Aaron McKie emphasized the importance of team rebounding from the moment he took over as head coach of the Temple men’s basketball program. It has resulted in a clear improvement in the Owls’ ability to grab boards on both ends during the first half of the season.
But on Tuesday night at the Liacouras Center, Temple was simply outclassed in that area of the game. In a 78-74 loss to Houston, the third-best rebounding team in the nation, the Owls were killed on the boards and it cost them the first home conference game of the season.
Temple fell behind by as many as 15 in the first half and trailed by 12 at the break while looking totally outmatched, particularly in the paint. Houston outrebounded Temple, 32-12, in the first half and grabbed 13 offensive boards. Temple only managed two.
The Owls stormed back in the second half, converting offensive opportunities and finding a way to tighten up under the basket. Switching to a zone defensively also allowed Temple to take control of the pace of the game. Monty Scott’s bucket gave the Owls a 58-56 lead with just more than eight minutes to play.
But Houston responded with a 9-2 run to retake the lead and did not let it go. What could have been Temple’s most impressive win of the season against the team with the most preseason first-place votes in the conference turned into yet another close loss.
Caleb Mills paced the Cougars (12-3, 2-0 AAC) with 23 points. Quinton Rose scored 21 to lead Temple (9-5, 1-2).
Houston grabbed 54 rebounds while Temple managed 32. On the offensive glass, Houston outrebounded Temple, 23-8 and turned it into 19 second-chance points. McKie told reporters that was simply the difference in the game. Temple was able to hold Houston to 43% shooting from the field and 26% from three-point range, but additional opportunities on possessions, as well as Temple defensive fouls on those offensive rebounding chances, turned the tide.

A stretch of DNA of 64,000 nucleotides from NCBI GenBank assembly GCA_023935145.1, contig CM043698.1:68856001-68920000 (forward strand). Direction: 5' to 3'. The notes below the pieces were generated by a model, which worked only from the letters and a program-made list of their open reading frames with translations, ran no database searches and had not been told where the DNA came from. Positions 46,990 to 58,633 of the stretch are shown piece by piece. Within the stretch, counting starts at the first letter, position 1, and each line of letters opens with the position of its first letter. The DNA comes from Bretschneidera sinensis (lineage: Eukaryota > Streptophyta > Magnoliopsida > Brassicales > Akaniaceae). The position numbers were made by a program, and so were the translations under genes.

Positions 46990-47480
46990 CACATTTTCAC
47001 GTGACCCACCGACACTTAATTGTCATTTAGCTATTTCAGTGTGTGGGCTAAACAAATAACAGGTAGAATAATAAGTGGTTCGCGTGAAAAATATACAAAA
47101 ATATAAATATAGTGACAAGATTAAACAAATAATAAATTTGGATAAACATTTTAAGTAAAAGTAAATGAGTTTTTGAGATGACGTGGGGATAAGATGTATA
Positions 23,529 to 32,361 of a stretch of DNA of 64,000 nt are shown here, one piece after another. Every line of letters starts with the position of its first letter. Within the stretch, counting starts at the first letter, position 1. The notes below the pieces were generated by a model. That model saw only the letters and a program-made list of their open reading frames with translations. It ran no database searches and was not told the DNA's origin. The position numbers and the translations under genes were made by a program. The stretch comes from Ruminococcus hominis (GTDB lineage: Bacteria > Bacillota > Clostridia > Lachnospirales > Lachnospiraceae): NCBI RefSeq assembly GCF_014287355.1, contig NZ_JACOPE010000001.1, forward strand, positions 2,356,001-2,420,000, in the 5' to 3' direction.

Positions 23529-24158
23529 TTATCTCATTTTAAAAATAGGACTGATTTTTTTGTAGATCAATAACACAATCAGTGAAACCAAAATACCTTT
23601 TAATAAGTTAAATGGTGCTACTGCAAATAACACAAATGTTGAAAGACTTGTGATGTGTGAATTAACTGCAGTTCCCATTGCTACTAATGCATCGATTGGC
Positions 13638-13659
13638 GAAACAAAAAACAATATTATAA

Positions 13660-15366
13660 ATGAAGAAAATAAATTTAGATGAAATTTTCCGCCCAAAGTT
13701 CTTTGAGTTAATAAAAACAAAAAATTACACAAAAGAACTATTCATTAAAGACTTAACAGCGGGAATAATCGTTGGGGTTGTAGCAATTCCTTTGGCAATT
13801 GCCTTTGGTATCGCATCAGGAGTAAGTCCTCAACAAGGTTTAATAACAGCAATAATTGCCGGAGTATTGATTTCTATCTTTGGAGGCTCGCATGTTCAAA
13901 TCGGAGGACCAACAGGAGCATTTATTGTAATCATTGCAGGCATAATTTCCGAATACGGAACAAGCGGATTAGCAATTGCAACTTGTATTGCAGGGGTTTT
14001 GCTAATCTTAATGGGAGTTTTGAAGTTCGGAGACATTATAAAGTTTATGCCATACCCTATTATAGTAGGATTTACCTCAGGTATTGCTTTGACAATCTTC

Temple guard Nate Pierre-Louis held Houston’s leading scorer, Quentin Grimes, to just four points, continuing his impressive defensive stands. But Mills, a freshman guard, stepped up in Grimes absence to make 9-of-16 shots from the field. McKie said Temple knew of Mills’ ability to carry the Cougars but was unable to stop him.
“They all buy into the physicality of rebounding. And it’s not just their bigs, it’s their guards. … We’ve got to do more of that. We talk to our guys about doing that. That’s just energy, heart, hustle and want-to.” — McKie on Houston’s team rebounding.
“All five of their guys are a threat to do something. They can score and offensive rebound, so you have to pay attention to all of them. And they all crash the glass extremely hard, so that’s always tough.” –– Rose on what makes Houston hard to defend.
Despite making team rebounding an essential push for his team, McKie found himself saying after the loss that Temple needed to “take a page out of their book” and find a way to dominate the boards as well as Houston. He added that while the second-half comeback was important to build upon, the “damage was done” in the first half because of Houston’s ability to manufacture extra offensive opportunities. It was a gut check for McKie’s team against a top-tier team from the American.